An objection that many non-believers offer as defense for their ‘no-god’ position has to do the following: How is it possible for a single God to devote Himself to each believer’s needs simultaneously with equal attention? How is it possible, as St. Augustine said, for God to love each of us as if there were only one of us, when there are actually billions of us? Beyond the Christian belief that with God all things are possible, C.S. Lewis describes how this might work by proposing that God does not function in the same time frame as we do:
If you picture Time as a straight line along which we have to travel, then you must picture God as the whole page on which the line is drawn. We come to the parts of the line one by one: we have to leave ‘A’ behind before we get to ‘B’, and cannot reach ‘C’ until we leave B behind. God, from above or outside or all round, contains the whole line, and sees it all (as we would see a whole line contained within a piece of paper)…. Almost certainly God is not in (our) Time. His life does not consist of moments following one another. If a million people are praying to Him at ten-thirty tonight, He need not listen to them all in that one little snippet which we call ten-thirty. Ten-thirty-and every other moment from the beginning of the world-is always the Present for Him. If you like to put it that way, He has all eternity in which to listen to the split second of prayer put up by a pilot as his plane crashes in flames.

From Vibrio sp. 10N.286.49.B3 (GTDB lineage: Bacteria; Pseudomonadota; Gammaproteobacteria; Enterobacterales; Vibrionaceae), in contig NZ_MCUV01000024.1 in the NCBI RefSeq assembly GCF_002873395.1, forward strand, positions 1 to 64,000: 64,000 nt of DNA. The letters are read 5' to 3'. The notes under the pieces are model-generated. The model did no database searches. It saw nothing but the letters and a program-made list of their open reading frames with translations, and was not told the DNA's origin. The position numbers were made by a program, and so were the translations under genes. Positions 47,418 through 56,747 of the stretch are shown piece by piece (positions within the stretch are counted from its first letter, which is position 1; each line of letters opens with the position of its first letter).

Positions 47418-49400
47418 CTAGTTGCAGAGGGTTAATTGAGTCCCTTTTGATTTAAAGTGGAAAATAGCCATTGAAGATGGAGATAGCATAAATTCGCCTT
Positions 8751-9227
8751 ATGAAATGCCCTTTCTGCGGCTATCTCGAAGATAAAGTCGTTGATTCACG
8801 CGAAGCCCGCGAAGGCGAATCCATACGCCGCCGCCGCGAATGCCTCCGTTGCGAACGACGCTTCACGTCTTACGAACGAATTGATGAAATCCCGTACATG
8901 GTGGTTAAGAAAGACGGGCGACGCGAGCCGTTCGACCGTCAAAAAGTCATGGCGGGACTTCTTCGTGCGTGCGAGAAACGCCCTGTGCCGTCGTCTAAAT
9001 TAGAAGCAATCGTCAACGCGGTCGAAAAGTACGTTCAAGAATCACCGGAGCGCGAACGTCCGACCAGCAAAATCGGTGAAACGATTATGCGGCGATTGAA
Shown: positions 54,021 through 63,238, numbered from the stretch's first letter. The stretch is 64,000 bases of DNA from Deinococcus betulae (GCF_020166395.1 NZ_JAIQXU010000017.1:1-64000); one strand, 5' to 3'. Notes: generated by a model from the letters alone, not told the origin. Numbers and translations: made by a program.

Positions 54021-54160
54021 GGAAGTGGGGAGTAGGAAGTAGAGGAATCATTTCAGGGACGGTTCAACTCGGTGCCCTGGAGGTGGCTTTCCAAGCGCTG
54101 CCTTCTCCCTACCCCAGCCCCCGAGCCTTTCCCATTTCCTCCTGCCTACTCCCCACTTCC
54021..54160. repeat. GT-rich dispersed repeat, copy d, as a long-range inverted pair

Lewis goes on to explain that because of God’s ability to work from outside of the line that we travel upon, he can insert Himself at anytime, into any portion, of any life at His will. If I am not mistaken, this begins to also be scientifically supported (if it makes a difference) by Einstein’s Theory of Relativity. And though not directly related to this argument is the New Testament passage from 2 Peter 3:8 that hints at God’s ability to operate on a wholly different frame of reference:
‘But do not forget this one thing, dear friends: With the Lord a day is like a thousand years, and a thousand years are like a day.’
Once we accept this concept we no longer need to defend as literal the Genesis story of the earth’s creation in six days, for with the Lord such ‘days’ may very well have been billions of years. Pretty cool, huh?